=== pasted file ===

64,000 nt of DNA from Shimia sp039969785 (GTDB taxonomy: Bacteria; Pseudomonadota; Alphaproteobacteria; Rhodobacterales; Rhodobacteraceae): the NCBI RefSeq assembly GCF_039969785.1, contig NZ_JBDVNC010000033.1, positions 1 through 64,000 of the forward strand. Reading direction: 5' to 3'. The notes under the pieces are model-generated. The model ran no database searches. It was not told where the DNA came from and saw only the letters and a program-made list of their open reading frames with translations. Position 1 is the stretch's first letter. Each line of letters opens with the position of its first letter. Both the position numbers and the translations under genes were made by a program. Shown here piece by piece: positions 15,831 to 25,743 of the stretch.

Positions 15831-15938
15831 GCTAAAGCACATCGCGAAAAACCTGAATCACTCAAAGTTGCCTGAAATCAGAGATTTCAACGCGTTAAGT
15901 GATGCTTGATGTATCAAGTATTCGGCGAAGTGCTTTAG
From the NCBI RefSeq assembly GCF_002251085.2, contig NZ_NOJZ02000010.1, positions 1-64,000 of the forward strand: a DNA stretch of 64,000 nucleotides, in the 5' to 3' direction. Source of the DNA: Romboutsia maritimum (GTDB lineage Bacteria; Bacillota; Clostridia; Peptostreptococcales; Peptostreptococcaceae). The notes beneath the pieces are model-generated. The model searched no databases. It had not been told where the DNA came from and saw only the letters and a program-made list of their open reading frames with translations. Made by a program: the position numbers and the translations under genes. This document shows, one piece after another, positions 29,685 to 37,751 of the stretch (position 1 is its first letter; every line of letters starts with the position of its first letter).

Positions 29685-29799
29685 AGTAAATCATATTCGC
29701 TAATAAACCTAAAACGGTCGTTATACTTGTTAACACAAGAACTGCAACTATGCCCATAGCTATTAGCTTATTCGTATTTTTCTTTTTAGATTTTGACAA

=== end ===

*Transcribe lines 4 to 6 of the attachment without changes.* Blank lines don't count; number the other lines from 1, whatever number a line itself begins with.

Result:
15901 GATGCTTGATGTATCAAGTATTCGGCGAAGTGCTTTAG
From the NCBI RefSeq assembly GCF_002251085.2, contig NZ_NOJZ02000010.1, positions 1-64,000 of the forward strand: a DNA stretch of 64,000 nucleotides, in the 5' to 3' direction. Source of the DNA: Romboutsia maritimum (GTDB lineage Bacteria; Bacillota; Clostridia; Peptostreptococcales; Peptostreptococcaceae). The notes beneath the pieces are model-generated. The model searched no databases. It had not been told where the DNA came from and saw only the letters and a program-made list of their open reading frames with translations. Made by a program: the position numbers and the translations under genes. This document shows, one piece after another, positions 29,685 to 37,751 of the stretch (position 1 is its first letter; every line of letters starts with the position of its first letter).

Positions 29685-29799